Take What You Need, Idra Novey's most recent novel, is a stunning piece of work.  Consisting of three complex, beautifully drawn characters, the novel is about caretaking relationships. Jean is a divorced woman who begins to create sculptured towers after she's laid off from an office job, Elliot is the shiftless, unemployed nineteen-year-old kid on whom she depends for help with the physically demanding tasks her art requires, and Leah is the daughter of the man to whom Jean was once married.  In the novel's present, Leah is grown-up, and with her husband and young child, she is driving through the Allegheny mountains to get to Jean's house. The first-person narration shifts in alternate chapters between Leah and Jean, but Leah's chapters are the only ones in a present tense voice, making the time shifts easy to follow.
 
The distant past is the period when Jean was Leah's stepmother.  They were close, and so when Jean suddenly moved out, Leah struggled with the loss of the only mother she had known. Now, as an adult living in Long Island City, she feels she is still "fumbling…ambling motherless into motherhood" (5). Add to this compelling emotional brew the contemporary rural setting of Pennsylvania, where Leah grew up and Jean still lives, a place where unemployment is high, opportunities are lacking, and hatred of foreigners thrives.  But even after she is laid off, Jean doesn't leave, and Elliott, her neighbor next door, is unable to leave because an arrest record makes him unemployable.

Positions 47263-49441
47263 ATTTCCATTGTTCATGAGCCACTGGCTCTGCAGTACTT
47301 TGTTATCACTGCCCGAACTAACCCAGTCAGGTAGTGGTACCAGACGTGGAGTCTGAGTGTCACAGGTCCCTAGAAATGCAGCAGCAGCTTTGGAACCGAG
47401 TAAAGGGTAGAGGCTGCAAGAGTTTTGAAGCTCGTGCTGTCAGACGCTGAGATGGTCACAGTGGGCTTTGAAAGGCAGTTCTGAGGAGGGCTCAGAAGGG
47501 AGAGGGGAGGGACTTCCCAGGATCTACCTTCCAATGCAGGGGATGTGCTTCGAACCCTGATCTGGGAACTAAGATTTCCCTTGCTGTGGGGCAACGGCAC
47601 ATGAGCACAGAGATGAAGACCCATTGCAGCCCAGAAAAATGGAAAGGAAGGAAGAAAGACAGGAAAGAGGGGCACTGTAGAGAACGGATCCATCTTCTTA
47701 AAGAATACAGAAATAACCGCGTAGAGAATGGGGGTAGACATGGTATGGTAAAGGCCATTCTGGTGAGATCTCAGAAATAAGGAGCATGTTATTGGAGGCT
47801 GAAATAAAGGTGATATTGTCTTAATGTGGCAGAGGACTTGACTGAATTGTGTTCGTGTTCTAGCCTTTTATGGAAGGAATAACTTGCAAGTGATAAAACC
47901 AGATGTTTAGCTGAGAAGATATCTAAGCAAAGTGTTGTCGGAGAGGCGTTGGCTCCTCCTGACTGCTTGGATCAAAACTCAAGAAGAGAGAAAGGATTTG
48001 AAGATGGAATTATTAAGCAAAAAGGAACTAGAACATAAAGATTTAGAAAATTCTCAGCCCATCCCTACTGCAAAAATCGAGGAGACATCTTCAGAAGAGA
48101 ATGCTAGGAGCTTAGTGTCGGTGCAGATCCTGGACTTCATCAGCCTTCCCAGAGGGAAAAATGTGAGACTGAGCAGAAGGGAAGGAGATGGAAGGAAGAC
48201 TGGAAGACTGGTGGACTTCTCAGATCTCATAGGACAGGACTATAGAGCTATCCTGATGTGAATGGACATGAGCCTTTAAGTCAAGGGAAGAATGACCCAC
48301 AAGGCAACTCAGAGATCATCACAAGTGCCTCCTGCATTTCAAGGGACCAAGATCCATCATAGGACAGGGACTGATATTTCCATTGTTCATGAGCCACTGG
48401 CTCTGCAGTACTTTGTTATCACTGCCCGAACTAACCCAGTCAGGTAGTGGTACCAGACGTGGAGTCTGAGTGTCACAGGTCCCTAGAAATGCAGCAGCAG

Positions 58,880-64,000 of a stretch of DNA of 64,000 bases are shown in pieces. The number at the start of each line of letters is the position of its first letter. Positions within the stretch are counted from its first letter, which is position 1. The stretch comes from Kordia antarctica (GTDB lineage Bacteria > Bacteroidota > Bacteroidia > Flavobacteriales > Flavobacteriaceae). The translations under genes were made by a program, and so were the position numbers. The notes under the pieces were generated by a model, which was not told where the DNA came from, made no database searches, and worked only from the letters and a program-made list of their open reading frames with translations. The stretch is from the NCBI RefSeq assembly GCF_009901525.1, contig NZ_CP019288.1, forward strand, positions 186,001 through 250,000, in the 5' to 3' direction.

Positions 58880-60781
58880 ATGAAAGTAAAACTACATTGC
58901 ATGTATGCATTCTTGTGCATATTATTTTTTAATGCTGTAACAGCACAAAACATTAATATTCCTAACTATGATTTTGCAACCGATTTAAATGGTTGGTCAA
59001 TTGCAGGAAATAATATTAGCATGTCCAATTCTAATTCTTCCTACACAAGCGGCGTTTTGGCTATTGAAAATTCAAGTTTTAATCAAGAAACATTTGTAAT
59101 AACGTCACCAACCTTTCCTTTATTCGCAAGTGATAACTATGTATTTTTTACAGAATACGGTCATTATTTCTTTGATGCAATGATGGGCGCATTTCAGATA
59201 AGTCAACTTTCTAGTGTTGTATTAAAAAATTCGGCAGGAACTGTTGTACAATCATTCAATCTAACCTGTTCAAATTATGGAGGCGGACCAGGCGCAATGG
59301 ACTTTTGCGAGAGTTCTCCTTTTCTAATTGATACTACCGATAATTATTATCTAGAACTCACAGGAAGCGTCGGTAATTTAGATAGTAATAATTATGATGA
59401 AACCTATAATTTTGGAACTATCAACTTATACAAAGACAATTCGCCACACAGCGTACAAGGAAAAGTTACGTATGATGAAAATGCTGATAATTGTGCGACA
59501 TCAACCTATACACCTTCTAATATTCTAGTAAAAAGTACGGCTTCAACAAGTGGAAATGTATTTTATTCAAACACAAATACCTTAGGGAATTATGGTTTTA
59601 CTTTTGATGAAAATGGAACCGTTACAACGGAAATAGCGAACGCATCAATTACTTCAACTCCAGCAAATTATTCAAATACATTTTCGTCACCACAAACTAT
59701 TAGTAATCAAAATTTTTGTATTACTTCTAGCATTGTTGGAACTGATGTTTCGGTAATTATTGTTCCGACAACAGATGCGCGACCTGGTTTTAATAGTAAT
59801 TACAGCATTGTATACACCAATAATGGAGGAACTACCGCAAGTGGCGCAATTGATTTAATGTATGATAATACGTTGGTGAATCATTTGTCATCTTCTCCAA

When the town turns the water off at the house where Elliott lives with his mother and younger sister, his mother comes over to Jean's to ask if her son can fill a few water jugs at their outdoor spigot. The first time Elliott walks into Jean's living room, he sees the steel forms she's welded, forms she calls Manglements, and she can feel his interest.  When she shows him how to buff a rough corner smooth, forgetting to warn him that the too-short cord has no play in it, there is an accident.  The grinder flies out of her hands and into her thigh, creating a gash that requires stitches.